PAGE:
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Simeon's Jabari Parker (22) and Russell Woods (15) block the drive of Morgan Park's Markee Williams. I Scott Stewart~Sun-Times
One big question remained after last weekend’s boys basketball state tournament.
Who owns Vincennes?
With Simeon and Morgan Park cruising to titles in Class 4A and 3A, respectively, the debate goes on about which South Side power has the state’s best team.
Some see that as an indictment of four-class basketball, which leaves us without an undisputed No. 1, among its other perceived flaws. There’s also a line of thinking that the move from two to four classes in the 2008-09 season has accelerated the decline in interest in the state tournament.
There’s no doubt the buzz around state hoops isn’t what it used to be. When the tournament moved from Champaign’s cavernous Assembly Hall to Peoria’s cozy Carver Arena in the mid-’90s it clearly ratcheted up the excitement level. It also didn’t hurt that Peoria Manual was in the middle of its historic four-peat title run.
But while last year’s Peoria Central team won a 3A championship, there have been fewer local teams to capture the imagination of Peoria hoops fans lately.
And there was a lot of talk last weekend about how attendance would be down because several of the eight teams coming to state likely wouldn’t travel well. But that misses the larger point, which is that the state tournament is no longer what it used to be: a destination event for Illinois’ hoops community.
A few other state finals, including individual wrestling and track and field, remain big draws for fans and coaches even if they don’t have an obvious rooting interest. Can that again be the case for basketball?
Maybe if the IHSA considered class contraction.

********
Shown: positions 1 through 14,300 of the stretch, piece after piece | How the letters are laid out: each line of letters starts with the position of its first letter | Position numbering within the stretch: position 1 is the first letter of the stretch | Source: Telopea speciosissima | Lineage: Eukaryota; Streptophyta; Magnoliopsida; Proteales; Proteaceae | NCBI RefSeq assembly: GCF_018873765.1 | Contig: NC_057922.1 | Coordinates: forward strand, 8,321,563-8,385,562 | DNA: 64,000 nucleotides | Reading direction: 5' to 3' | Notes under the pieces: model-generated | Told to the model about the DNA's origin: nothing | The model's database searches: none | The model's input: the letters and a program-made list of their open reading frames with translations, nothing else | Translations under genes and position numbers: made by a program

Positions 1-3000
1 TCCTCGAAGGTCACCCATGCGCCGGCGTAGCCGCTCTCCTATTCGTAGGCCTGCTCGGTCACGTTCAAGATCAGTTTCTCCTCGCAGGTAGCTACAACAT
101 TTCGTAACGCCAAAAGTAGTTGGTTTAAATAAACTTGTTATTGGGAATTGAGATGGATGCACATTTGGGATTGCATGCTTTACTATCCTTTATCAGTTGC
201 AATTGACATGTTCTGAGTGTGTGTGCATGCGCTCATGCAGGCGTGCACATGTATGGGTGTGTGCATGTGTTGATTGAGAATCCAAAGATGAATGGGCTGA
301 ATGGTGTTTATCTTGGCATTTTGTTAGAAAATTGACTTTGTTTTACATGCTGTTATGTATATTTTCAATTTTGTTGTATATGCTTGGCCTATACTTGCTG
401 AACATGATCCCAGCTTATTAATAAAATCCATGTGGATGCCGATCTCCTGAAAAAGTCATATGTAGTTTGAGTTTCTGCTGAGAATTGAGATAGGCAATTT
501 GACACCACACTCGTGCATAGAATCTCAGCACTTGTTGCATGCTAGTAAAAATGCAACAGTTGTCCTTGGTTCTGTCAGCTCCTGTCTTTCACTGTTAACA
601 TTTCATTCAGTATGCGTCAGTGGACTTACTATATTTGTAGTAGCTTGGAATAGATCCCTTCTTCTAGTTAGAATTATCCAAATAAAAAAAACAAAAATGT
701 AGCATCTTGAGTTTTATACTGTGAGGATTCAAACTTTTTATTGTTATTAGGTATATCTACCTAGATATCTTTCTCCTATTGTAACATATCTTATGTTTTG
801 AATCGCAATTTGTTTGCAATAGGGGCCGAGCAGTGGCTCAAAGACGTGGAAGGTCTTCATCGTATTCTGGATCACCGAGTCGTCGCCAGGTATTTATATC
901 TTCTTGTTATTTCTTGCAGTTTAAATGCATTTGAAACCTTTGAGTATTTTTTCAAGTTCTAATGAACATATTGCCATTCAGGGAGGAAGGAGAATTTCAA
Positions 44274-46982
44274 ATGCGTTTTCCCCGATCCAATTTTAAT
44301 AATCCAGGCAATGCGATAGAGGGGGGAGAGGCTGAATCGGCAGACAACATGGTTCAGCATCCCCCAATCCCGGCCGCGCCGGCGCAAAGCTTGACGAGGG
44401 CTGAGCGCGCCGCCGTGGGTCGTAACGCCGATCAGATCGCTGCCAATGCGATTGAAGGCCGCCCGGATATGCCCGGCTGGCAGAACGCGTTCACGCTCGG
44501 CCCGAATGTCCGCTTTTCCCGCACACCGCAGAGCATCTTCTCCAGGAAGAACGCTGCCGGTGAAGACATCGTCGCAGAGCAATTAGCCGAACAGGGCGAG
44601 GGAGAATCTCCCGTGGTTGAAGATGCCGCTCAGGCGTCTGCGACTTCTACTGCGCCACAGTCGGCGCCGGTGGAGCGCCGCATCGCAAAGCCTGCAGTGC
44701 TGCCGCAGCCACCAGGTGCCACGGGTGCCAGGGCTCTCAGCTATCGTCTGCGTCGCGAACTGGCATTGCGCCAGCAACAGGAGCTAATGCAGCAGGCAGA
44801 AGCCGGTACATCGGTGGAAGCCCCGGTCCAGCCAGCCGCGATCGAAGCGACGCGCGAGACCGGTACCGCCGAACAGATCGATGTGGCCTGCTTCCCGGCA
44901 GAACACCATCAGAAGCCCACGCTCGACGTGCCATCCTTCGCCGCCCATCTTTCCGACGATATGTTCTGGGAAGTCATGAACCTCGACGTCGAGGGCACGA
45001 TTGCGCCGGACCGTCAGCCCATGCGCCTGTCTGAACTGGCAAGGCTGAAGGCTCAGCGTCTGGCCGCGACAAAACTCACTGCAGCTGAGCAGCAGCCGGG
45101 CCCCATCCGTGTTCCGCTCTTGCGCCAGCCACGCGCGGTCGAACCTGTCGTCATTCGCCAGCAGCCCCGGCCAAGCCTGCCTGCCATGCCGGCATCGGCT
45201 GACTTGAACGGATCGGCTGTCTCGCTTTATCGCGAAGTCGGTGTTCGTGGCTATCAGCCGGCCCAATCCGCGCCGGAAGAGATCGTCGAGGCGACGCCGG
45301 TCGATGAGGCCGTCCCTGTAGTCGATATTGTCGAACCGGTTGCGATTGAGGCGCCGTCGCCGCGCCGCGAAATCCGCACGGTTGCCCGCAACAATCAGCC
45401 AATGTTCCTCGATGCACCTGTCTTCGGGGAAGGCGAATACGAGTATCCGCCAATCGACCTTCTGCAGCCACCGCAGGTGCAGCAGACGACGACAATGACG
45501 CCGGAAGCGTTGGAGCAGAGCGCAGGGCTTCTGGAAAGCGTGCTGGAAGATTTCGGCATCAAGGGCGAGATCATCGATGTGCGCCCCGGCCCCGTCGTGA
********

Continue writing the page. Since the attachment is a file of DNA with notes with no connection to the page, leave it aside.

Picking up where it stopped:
The two-class system will never return and there’s really no good argument to be made that it should. The disparity in enrollment between the biggest and smallest schools in the old Class AA and A made for some competitive mismatches that no one — coaches, fans, players — liked.
Still, decreasing the number of classes and increasing the number of state-final venues may be the answer. The three-class model has proved successful for soccer, wrestling and track, while baseball and boys soccer are among the sports with more than one state final site.
The argument for more state finals in the Chicago area is stronger if the tournaments are split with smaller classes staying downstate and the bigger ones staying where the big schools are.
Let Peoria keep the Class 1A and 2A tournaments. The city remains a great host; maybe having one weekend of state basketball instead of two will restore the event’s cachet for local fans.
And imagine a big-school tournament in the United Center, UIC Pavilion or Allstate Arena. Now, going to state becomes a day trip for Chicago-area fans instead of one requiring hours of driving and maybe getting a hotel room.
And in case you’re wondering, the question of whether Simeon or Morgan Park is the best team on Vincennes likely would have been settled on the court. Morgan Park was one of the largest teams in Class 3A and almost certainly would have been in the biggest class in a three-class format along with Simeon.
So let’s expand the debate from who’s the king of the South Side to how that title should be decided down the road.